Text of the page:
A tribute to the music teacher
Most of us have had kind and generous teachers that left a lasting impression.
Eight-year-old Paul Swindlehurst’s life changed forever when someone stuck a plastic flutophone in his hand. "Looking back," Paul told me, “I would not have lived the same life without all this music because it is so important to me.” It was around this time that he was introduced to Leonard Bernstein’s Young Person’s Concerts, a key gateway of classical music for many.
When pushed to name a favorite piece, Paul struggled (like any reasonable person). With some prodding, he came up with Sibelius’ magnificent tone poem, “Finlandia” and the Tchaikovsky violin concerto.
He shared one very particular spot in the Tchaikovsky which occurs at the end of the cadenza, where the soloist looks to the conductor who then brings in the orchestra. It is an oddly intimate moment in a public setting. Here is one musician forcing a hundred other musicians to sit on their hands while the soloist damn well finishes what he has to say. Enlightenment composers saw the first part of a concerto as a kind of battle for domination between an individual and the massed forces of the orchestra. The turning point was inevitably this very spot at the end of the cadenza where the two sides come together. Moments like this elicit a frisson of excitement in me as well.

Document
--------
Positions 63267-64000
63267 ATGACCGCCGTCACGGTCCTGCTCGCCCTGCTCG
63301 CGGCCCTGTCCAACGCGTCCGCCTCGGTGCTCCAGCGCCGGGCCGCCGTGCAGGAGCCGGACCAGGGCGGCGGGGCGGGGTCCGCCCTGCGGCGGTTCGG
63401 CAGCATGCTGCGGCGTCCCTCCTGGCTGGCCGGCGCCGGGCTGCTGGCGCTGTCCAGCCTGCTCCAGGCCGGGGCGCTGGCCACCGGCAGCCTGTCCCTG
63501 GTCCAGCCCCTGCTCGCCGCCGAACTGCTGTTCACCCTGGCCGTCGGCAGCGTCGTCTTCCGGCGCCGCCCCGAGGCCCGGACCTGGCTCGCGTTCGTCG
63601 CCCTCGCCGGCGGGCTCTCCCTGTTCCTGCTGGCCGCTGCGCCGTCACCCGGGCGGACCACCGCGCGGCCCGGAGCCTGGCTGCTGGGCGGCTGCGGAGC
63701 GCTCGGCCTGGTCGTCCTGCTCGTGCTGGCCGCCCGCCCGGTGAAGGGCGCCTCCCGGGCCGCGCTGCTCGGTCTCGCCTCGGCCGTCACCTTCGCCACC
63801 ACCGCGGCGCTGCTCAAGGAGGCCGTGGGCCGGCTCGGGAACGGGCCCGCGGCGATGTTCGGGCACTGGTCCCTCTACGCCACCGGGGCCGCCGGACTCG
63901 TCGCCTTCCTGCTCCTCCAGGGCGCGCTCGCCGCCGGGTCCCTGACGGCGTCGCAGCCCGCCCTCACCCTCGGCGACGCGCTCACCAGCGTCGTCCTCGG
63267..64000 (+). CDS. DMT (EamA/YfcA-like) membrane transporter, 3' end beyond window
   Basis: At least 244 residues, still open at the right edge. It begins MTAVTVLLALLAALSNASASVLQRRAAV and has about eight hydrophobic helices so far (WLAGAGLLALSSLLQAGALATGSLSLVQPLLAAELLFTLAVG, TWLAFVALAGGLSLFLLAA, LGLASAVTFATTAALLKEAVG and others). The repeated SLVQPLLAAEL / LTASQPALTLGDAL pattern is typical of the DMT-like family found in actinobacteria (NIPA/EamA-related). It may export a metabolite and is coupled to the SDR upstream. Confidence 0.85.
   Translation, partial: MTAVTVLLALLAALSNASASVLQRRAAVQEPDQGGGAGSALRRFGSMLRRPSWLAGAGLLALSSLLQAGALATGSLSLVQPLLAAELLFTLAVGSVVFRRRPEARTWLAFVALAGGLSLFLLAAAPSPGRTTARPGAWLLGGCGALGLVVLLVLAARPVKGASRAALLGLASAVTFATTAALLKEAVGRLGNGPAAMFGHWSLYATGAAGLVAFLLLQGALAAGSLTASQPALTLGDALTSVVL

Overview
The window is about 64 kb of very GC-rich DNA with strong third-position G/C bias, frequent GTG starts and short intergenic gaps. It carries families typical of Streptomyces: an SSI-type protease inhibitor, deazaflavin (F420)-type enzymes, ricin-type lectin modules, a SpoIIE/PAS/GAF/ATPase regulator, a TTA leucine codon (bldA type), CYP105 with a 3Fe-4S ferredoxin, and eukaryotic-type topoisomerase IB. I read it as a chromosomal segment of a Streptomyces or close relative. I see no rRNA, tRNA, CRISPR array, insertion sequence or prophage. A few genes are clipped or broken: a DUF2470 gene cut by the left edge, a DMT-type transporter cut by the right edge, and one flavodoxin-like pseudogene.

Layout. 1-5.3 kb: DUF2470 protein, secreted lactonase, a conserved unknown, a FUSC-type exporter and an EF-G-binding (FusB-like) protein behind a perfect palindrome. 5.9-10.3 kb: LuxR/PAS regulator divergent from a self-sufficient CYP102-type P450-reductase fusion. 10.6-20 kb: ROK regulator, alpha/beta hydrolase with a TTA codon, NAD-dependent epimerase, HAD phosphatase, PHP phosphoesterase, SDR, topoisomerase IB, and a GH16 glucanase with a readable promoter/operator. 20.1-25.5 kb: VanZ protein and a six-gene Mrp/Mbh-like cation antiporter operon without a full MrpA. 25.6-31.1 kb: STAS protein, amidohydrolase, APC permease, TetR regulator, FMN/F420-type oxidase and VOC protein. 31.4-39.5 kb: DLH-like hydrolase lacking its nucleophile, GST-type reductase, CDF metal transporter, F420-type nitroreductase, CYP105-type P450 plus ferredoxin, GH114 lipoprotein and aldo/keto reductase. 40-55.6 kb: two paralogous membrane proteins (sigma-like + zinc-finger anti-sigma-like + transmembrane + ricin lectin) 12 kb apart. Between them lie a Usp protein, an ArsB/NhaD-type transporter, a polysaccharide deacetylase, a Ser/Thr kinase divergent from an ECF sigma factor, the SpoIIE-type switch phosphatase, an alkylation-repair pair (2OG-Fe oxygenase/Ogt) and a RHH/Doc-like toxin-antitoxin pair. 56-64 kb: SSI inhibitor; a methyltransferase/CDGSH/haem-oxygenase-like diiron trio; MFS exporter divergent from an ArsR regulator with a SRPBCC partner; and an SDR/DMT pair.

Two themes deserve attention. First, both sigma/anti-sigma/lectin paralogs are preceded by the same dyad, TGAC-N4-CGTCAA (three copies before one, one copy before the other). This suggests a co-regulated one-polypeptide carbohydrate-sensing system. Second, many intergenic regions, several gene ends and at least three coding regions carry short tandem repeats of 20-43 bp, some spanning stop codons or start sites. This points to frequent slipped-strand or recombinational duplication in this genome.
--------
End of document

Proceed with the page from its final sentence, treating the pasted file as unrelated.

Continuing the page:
The first things apparent in Paul are his infectious enthusiasm and a willingness to serve. With forty years under his belt working for non-profits, Paul currently sits on the board of several prominent organizations in town and was also Chair of Yankee Homecoming in 2016.
One flutophone led to a life of music. Welcome to the board, Paul!
David Yang, Artistic Director
On Tuesday, I had the privilege to discuss the composer Arnold Schoenberg with his son, Larry.